Saturday, 15 July 2006

Soil Climate Atlas of the Northeast U.S.

D.A. Miller1, W.J. Waltman1, Edward J. Ciolkosz2, K. Eggleston3, Brian W. Bills1, R.A. White4, Stephen Crawford1, J. L. Sloan1, J. Voortman1, T.M. Prescott5, and Sharon Waltman6. (1) Earth and Environmental Systems Institute, The Pennsylvania State Univ, 2217 Earth-Engineering Sciences Bldg, University Park, PA 16802, (2) Dept. of Crop and Soil Science, The Pennsylvania State Univ, University Park, PA 16802, (3) Northeast Regional Climate Center, 1123 Bradfield Hall, Cornell Univ, Ithaca, NY 14853, (4) Earth and Environmental Systems Institute, 2217 Earth-Engineering Sciences Bldg, University Park, PA 16802, (5) USDA-NRCS, MLRA 13 Region, 75 High Street, Room 301, Morgantown, WV 26505, (6) USDA-NRCS-National Geospatial Development Center, 157 Clark Hall Annex, Prospect Street, West Virginia Univ, Morgantown, WV 26506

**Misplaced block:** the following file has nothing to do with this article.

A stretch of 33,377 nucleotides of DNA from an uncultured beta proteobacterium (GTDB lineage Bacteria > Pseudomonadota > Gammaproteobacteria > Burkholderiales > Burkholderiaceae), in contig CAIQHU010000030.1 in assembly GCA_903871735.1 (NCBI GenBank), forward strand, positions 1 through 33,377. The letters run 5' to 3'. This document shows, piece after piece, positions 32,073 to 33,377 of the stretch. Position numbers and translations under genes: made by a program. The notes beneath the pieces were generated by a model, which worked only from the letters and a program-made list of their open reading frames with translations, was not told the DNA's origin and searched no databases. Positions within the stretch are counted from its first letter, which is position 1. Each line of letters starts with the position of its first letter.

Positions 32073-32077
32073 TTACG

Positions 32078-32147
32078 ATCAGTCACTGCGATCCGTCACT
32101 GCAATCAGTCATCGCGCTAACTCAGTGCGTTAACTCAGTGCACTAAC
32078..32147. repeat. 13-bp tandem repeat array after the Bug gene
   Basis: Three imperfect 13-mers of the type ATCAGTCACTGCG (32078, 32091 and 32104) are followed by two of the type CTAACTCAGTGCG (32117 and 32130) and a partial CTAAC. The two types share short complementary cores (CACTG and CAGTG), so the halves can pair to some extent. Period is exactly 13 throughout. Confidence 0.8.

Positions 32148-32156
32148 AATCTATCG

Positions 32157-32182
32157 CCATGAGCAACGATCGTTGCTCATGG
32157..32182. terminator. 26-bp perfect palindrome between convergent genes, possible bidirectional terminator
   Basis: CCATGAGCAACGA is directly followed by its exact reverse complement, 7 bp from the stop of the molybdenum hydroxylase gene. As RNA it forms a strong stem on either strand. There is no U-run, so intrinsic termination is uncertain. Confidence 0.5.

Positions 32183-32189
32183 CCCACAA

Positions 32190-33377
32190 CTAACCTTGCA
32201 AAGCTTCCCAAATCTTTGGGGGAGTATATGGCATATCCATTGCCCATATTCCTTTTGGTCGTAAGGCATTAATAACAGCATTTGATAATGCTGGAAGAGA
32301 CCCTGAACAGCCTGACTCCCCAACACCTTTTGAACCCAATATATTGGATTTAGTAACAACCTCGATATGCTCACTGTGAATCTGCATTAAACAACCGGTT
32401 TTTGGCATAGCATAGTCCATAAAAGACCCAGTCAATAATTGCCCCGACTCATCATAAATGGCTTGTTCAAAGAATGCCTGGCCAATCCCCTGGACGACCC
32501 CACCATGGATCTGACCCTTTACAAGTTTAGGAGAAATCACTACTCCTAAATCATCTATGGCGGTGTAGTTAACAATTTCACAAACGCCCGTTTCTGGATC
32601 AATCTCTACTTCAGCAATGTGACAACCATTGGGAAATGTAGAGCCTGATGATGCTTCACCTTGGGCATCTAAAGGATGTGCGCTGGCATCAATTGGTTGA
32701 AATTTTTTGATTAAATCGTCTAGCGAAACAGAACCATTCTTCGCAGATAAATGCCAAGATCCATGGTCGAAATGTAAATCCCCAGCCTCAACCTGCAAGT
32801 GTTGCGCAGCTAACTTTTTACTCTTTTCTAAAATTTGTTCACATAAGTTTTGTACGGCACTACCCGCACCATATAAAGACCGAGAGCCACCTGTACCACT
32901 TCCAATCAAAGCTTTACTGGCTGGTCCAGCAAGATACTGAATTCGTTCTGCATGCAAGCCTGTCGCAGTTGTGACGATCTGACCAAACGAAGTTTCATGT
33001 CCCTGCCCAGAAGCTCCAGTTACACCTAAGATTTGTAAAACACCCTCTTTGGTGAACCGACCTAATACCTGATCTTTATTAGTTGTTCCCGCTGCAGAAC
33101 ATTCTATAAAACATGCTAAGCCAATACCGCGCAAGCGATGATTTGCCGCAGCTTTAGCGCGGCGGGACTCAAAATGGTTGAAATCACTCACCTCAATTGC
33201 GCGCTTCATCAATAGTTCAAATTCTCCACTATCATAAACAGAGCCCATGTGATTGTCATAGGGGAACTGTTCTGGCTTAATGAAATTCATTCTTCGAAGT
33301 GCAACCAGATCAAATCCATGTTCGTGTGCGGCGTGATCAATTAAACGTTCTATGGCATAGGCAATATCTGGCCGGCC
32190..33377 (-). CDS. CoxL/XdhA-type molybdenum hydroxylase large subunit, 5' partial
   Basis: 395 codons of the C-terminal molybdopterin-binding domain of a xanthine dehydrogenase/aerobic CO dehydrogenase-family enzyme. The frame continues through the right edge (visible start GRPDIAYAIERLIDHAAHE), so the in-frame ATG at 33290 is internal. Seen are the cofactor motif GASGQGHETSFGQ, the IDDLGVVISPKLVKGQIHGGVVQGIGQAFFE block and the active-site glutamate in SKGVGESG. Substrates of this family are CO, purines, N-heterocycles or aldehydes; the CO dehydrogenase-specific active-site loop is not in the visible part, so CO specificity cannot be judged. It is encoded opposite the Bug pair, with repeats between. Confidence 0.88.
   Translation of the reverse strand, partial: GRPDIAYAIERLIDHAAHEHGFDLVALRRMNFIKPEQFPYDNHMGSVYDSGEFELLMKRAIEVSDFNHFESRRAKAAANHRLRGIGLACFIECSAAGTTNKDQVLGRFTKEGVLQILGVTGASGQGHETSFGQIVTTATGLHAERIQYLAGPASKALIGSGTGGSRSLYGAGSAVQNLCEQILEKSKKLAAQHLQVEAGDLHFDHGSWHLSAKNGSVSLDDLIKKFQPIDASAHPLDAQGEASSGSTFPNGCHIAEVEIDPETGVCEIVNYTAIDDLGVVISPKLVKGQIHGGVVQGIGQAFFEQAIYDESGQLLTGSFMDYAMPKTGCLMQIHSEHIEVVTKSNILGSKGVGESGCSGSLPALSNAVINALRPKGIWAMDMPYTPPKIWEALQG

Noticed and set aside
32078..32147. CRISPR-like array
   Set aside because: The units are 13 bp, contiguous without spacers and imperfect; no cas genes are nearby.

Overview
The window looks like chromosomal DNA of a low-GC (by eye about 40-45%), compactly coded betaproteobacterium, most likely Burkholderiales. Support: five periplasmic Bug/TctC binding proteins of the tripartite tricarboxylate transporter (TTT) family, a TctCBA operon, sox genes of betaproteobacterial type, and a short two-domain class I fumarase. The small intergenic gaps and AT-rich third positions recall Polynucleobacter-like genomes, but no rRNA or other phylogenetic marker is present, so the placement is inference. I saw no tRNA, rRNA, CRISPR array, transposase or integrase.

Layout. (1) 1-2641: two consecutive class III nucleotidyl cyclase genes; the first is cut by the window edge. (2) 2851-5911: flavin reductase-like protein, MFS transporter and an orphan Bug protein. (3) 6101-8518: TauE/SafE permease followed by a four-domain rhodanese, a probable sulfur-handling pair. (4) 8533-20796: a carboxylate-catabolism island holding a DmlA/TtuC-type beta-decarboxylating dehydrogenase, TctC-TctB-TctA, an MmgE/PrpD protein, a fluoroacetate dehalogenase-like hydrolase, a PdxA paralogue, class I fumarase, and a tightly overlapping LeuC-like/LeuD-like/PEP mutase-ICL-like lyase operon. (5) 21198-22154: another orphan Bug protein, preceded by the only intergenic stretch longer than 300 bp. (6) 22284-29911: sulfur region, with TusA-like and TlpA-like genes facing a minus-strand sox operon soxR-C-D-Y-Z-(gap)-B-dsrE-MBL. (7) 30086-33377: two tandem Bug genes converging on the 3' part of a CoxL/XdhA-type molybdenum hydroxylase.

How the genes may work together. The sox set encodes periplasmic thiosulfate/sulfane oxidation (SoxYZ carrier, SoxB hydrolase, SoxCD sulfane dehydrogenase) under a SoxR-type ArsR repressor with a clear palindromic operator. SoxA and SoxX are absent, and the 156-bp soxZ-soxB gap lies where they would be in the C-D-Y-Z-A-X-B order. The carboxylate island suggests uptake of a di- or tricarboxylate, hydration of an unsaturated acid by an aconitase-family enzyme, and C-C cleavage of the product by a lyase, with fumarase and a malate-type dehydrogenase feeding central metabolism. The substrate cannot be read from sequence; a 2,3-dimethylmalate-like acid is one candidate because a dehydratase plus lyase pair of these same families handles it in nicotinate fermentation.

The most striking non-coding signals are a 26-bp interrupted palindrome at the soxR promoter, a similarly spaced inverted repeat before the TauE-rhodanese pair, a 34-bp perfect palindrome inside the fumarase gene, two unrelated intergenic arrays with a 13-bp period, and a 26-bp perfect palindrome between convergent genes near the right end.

The soil landscapes of Northeast U.S. are a diverse assemblage of physiography, bedrock and surficial geology, plant communities, and microclimates, which also contribute to the diverse array of soil climate regimes and agroecosystems. Topography, elevation, latitude, and proximity to large water bodies are major factors in the occurrence of soil climate regimes and their variability. Strong orographic processes along the Allegheny Plateau, Tughill Plateau, Catskills, Adirondacks, Green Mountains, and Presidential Range produce soil landscapes of high precipitation 1250 mm (>50 in) and distinct rain shadows in leeward areas. Maritime influences from the Atlantic Ocean and degraded tropical storms from the Gulf of Mexico often stall and produce large rainfall events over the Appalachians that trigger floods and landslides, reshaping soil landscapes. Although the Northeast soil landscapes are dominantly Udic soil moisture regimes, Aquic regimes are associated with tidal wetlands, depressions in glacial till and outwash plains, and high elevation bogs and swamps of the Appalachians. Newhall Simulation Model runs of high elevation weather stations in the Northeast indicates the occurrence of Perudic soil moisture regimes coupled with Mesic, Frigid, Cryic, and Pergelic soil temperature regimes. In earlier work by Cunningham and Ciolkosz (1983) and Smith (1984), the occurrence of these soil temperature regimes coupled with Perudic environments at the higher elevations in the Northeast was not considered. Similarly, our research also addresses the occurrence of Ustic and Xeric soil moisture regimes during drought events and their higher frequencies associated with rain shadow positions. Our research connects these soil climate regime histories to multiple scales of soil resource information—the Soil Survey Geographic Database (SSURGO), State Soil Geographic Database (STATSGO), Common Resource Areas, and Major Land Resource Areas map units. A terrain regression modeling approach in ArcGIS was coupled with the Newhall Simulation Model (NSM; Van Wambeke et al. 1992) to generate surfaces of soil temperature and moisture regimes, soil biological windows, and agroclimatic parameters (growing degree-days, frost-free period, and temperature minima). Initially, maps were based upon 1971 to 2000 normals. Later, long-term (>60 y) weather stations (NOAA's Historical Climatology Network) in the Northeast U.S. and adjoining states were modeled on individual years to build frequencies of soil climate regimes and droughts, as well as identify shifts in time and space. Agricultural and forest research locations in the Northeast were compiled for this study to build agroecozones and to compare growing season environments. As part of this project, the Newhall Simulation Model was updated for web-delivery and re-calibrated using the USDA/NRCS Soil Climate Analysis Network sites in the Northeast. The subcalculations from the Newhall Simulation Model, which are criteria in the Soil Taxonomy (Soil Survey Staff, 2003) definitions of soil temperature and moisture regimes, were derived for new agronomic applications. Similarly, these subcalculations for mean annual water balance, summer water balance, and soil biological windows can be applied to soil genesis studies. This web-based Soil Climate Regime Atlas of the Northeast U.S. has been implemented using an advanced interactive Web-map based interface that allows users to spatially explore the full range of soil temperature and moisture regimes and ancillary climatic parameters. The Atlas is available online at the Center for Environmental Informatics, Earth and Environmental Systems Institute located at The Pennsylvania State University (

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